Get a closer look at a major or subject

Want to see what certain classes and subjects are like but not ready to commit to an entire course? Visiting a class is a great way to get a better sense of the options you have and can help you plan your curriculum.

Get Inspired

Here's some examples of how you can take advantage of class visits:

Branch out

Try something completely new. Curious about computer science? Go to a course on Java or computer networks and see what it's like.

Preview a major

Go to an upper-level course to get a better look at what you would be studying as an upperclassman in that program. Media Studies majors, for example, might want to try visiting Critical Approaches to Media to get a closer look at the field.

Strategize a minor or cluster

Know your major but want to add a minor or propose your own minor? Visiting one of the courses you're unsettled about may help you decide. For instance, would Roman Literature in the Western World or Classics in the Digital Age be more interesting for a Classical Civilization minor?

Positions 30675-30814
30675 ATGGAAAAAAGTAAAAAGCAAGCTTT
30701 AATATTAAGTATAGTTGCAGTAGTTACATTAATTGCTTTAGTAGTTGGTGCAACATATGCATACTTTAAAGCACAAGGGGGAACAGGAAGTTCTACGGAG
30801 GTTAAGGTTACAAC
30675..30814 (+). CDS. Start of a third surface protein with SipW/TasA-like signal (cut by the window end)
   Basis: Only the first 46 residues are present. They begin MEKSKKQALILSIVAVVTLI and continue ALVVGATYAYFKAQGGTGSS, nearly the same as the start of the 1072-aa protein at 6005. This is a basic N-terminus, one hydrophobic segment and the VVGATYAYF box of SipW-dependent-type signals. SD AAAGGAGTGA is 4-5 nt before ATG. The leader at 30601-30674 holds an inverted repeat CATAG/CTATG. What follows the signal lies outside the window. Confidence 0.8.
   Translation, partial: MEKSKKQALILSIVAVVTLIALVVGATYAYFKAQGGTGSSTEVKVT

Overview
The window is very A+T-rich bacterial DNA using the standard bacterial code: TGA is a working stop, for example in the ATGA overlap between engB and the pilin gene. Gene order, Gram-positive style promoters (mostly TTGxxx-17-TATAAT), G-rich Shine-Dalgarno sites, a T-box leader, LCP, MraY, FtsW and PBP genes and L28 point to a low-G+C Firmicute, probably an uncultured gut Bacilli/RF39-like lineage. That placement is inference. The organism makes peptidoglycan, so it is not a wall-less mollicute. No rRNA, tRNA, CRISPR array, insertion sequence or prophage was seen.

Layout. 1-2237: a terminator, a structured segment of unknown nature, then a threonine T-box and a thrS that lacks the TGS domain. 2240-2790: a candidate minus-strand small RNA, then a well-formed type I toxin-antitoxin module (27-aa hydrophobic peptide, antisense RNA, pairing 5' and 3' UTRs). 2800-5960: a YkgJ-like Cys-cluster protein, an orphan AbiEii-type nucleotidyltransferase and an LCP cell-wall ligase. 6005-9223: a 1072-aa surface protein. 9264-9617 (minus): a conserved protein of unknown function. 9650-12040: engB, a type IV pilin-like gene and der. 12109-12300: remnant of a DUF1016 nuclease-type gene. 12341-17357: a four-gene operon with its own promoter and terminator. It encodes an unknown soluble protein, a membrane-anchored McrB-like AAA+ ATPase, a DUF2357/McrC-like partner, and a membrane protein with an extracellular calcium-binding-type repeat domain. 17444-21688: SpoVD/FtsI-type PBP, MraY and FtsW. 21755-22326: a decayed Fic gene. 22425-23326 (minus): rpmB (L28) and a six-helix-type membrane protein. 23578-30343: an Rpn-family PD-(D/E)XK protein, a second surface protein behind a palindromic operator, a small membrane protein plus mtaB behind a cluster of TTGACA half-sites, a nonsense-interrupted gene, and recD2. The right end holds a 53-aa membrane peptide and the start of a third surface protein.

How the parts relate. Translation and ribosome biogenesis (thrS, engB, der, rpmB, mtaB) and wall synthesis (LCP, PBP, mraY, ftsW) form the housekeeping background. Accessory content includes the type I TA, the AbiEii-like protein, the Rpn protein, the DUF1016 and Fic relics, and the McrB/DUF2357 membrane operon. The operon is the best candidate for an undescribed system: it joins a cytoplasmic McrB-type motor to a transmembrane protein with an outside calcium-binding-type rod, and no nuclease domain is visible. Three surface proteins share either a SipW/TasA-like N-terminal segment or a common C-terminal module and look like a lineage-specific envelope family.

Explore career choices

Pair class visits with conversations to think through career decisions. For instance, if you're thinking about law school, you might try visiting the Philosophy of Natural Right and Natural Law course or the Introduction to Law and Politics course and talk to the professor and the pre-law advisor about law careers.

How to Request a Class Visit

Tell your undergraduate advisor what class or classes you'd like to visit. You'll need to find a section and date that works both for your schedule and the course instructor's.

Your advisor can help you coordinate the visit with the instructor by email.

You are encouraged to follow up after the class with the instructor or your advisor. This will help you process your observations and determine your next move.